If conservative women stay mored to family and pursue political ambitions later or as secondary to family ambitions (as traditional gender roles dictate) then their political life is always at a temporal disadvantage to their male counterparts. On the other hand, when liberal female candidates pursue political careers with primacy over other choices, they often face criticism and skepticism for not cherishing traditional values. While I contend that these two positions often line up along these political lines, it may be a kind of false dichotomy as these are some of the challenges women pursuing any career face, but the public spotlight simply casts a more visible shadow. In essence, to be feminist or not to be feminist, may no longer be the question. Instead, it is a question of deploying a politically effecacious iteration of feminism, one that may or may not contain the intellectual heritage and sacrifices of the intellectual project of feminism.
Further, I have been perplexed, angered, and intrigued (both as someone who is religious and teaches Gender & Communication) by Slate.com‘s article “Hail to the Housewife” by Libby Copeland. The crux of Copeland’s argument is that an often invoked conservative evangelical edict in the covanant of marriage demands women “Be submissive wives; you are to be submissive to your husbands.'” Though this verse has been translated a multiplicity of ways, the language of submission is popular in many conservative evangelical circles. This leads Slate to wonder if Michele Bachmann, as elected leader, would need to submit to her husbands political will even if such submission causes her to violate her oath of office. Copeland argues,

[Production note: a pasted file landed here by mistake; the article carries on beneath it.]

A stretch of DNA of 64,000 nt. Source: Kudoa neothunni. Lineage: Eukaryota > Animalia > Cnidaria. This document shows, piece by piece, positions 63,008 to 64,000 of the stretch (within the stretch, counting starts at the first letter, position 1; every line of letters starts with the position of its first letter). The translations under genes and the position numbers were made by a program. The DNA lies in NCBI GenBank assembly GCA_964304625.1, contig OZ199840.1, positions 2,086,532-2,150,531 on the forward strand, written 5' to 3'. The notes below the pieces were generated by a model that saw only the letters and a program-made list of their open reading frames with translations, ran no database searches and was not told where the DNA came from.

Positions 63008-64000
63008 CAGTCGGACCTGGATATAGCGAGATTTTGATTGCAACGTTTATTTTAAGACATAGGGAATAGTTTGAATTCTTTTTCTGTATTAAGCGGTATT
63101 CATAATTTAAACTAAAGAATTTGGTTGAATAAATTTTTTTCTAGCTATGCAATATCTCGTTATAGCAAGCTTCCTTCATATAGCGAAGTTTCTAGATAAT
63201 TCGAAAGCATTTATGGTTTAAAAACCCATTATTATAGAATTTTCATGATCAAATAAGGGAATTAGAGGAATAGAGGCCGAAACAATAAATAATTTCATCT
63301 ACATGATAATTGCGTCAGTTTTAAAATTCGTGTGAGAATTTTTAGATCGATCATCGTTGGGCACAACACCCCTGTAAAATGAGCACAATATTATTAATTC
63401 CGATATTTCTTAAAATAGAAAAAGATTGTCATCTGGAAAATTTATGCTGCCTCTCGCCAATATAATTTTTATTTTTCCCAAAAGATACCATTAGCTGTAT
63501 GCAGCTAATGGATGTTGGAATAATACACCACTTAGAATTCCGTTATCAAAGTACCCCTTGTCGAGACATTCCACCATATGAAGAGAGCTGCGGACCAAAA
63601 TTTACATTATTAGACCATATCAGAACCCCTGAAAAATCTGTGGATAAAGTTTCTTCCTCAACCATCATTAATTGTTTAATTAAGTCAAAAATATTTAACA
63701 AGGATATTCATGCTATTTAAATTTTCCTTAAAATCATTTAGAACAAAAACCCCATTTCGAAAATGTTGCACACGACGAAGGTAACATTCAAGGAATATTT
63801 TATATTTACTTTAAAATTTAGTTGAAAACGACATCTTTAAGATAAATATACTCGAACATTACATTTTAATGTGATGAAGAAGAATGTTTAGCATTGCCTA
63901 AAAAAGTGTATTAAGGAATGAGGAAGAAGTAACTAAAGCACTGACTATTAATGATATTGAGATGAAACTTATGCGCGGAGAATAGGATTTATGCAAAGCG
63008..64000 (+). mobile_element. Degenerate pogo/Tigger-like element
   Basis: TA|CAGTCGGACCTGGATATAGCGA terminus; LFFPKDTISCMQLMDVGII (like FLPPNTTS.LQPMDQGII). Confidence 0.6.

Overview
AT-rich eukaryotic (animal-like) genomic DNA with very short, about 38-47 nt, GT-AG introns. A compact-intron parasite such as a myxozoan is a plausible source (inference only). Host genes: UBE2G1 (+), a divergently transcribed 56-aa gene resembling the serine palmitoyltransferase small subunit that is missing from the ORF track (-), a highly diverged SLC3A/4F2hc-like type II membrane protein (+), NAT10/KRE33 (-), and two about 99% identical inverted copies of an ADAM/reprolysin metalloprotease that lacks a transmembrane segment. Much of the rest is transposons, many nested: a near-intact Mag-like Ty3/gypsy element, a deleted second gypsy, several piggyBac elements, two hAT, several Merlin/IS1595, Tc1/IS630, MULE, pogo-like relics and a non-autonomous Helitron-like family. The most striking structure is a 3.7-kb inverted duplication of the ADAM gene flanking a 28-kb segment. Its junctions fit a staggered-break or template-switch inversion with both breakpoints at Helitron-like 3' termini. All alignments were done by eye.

This apparent contradiction—how you can be leader of the free world and yet subordinate to some guy —has proved no less confusing to the nation’s conservative evangelicals.
The emphasis on male political spouses, from the first dude Todd Palin to scrutiny over Marcus Bachmann’s pray away the gay clinics, suggests the question of male political spouses has a different sort of traction then the awful scrutiny directed at Michele Obama and in the past at Hillary Clinton
What makes the Slate article so frustrating is that is forces either a position of equivalence that argues that the submission doctrine delegitimizes any candidate who takes such a vow and thus forces them to subvert any other oath, including an oath of office, to the will and whim of their husband. Such questions tread very closely to the anti-catholic campaigns that argued that a catholic’s fist duty was with the Pope and as such they were unfit for office and shares a contemporary logic in the anti-muslim views of many candidates, including Herman Cain’s controversial comments about his unease with appointing a muslim to his cabinet.
On the other hand, is it unfair to ask Bachmann a hypothetical question that if her husband’s wishes contradicted her oath of office, what her response would be? This is a disturbing road to go down, because while the question may be fair it is, at one and the same time, sexists and politically charged. What then to we make of political lives, wives & husbands, and vows, submission, and oaths of office? These are the difficult questions that may continue to gain traction as Bachmann enjoys her time charging to the front of the 2012 GOP primary.